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I can send you my hw120, you can test till it burns. In fact I'd be mildly disappointed if it doesn't get burned lol.

Btw, for point 4:

50% throttle at 50% input current.

Would it be better to use 25% input current? 50% input current at 50% throttle is 100% motor current. Kind of risky to have 200A in the 4035. Also risky to the esc without afw.

Feel free to try it at 50% but i'm just concerned.
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Old 08-12-2012, 11:57 PM   #13
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Quote:
Originally Posted by kimmik View Post
I can send you my hw120, you can test till it burns. In fact I'd be mildly disappointed if it doesn't get burned lol.

Btw, for point 4:

50% throttle at 50% input current.

Would it be better to use 25% input current? 50% input current at 50% throttle is 100% motor current. Kind of risky to have 200A in the 4035. Also risky to the esc without afw.

Feel free to try it at 50% but i'm just concerned.
Hey Kim,
I have a dead Hawk 120 which i received off Luke (ranma103). Ill take up your offer i cant get it going.

Heres a pic of my 20KW load. It needs to sit in a water tank during operation.
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Old 08-13-2012, 01:21 AM   #14
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LOL OmFG! Thats win right there lolol

By hw120 i meant hobbywing 120. I dont have a hawk unfortunately. If you want the hobbywing just pm me your address
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Old 08-13-2012, 07:17 PM   #15
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i was expecting only performance was to be tested but it's really good to see what's actually inside these esc's! thanks for the review! can't wait to see the others!
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Old 08-15-2012, 11:11 AM   #16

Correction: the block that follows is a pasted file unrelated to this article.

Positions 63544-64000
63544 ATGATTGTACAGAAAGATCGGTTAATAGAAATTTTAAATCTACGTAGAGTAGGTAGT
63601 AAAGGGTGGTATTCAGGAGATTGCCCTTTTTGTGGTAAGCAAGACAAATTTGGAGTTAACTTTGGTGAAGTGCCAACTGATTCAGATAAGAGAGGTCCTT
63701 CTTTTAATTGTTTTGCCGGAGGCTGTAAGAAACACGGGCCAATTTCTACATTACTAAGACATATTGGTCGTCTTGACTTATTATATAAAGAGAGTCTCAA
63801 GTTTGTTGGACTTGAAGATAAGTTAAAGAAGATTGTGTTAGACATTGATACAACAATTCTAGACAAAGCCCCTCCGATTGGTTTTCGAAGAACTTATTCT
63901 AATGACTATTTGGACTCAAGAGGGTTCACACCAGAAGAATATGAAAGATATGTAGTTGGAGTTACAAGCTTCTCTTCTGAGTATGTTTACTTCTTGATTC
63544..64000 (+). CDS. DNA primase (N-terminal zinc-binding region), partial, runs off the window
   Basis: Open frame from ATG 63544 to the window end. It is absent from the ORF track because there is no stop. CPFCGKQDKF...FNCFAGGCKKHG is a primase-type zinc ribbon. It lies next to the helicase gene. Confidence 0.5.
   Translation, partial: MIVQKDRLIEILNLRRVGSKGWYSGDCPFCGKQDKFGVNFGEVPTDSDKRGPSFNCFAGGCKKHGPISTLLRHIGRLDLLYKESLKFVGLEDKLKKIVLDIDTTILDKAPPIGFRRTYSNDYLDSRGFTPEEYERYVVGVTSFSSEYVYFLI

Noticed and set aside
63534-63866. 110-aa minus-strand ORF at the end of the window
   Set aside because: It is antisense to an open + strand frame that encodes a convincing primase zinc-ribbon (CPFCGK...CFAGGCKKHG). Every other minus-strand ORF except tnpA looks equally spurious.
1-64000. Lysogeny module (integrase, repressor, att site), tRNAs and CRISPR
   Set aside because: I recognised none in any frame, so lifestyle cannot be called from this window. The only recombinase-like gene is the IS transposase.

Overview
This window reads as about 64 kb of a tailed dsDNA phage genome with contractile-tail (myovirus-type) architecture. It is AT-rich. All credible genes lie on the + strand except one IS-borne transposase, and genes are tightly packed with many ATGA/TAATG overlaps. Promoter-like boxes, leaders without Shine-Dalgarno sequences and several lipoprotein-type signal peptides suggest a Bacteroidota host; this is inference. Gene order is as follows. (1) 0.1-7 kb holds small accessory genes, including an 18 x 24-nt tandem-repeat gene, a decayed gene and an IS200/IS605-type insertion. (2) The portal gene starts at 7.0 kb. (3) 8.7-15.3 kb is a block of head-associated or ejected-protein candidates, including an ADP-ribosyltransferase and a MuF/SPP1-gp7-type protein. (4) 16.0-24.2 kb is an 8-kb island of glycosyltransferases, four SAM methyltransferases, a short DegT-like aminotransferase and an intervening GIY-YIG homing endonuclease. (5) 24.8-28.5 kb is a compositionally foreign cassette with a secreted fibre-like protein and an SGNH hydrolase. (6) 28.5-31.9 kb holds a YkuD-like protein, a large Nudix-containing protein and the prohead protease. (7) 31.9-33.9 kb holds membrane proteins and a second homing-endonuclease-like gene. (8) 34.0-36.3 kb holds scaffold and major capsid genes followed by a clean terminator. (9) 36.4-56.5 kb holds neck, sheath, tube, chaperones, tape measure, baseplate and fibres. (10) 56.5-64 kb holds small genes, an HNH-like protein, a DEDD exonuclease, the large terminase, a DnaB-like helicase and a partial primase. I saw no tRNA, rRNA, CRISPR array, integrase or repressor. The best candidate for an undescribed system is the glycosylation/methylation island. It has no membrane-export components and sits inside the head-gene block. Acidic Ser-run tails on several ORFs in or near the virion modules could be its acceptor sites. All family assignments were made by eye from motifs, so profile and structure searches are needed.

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Quote:
Originally Posted by gouki74 View Post
i was expecting only performance was to be tested but it's really good to see what's actually inside these esc's! thanks for the review! can't wait to see the others!
Yea i thought ill explain the internals while i run my tests/edit the footage. That way we can see how the HW affects the actual real world performance.

I'm not getting into reviewing features like soft-start or governors. Just focusing mainly on HW for now.

Quote:
Originally Posted by kimmik View Post
LOL OmFG! Thats win right there lolol

By hw120 i meant hobbywing 120. I dont have a hawk unfortunately. If you want the hobbywing just pm me your address
Ok cool. Ill grab it off you in the next couple of days as soon as I'm done with testing these.
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Old 08-15-2012, 09:34 PM   #17
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Tony's review of the YGE 120 HV hardware is up
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Old 08-15-2012, 10:39 PM   #18
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Awesome thread and thanks so much for taking the time to review these ESC's in such depth!
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Old 08-16-2012, 02:36 AM   #19
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Excellent thread.

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Old 08-16-2012, 02:42 AM   #20
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Great work .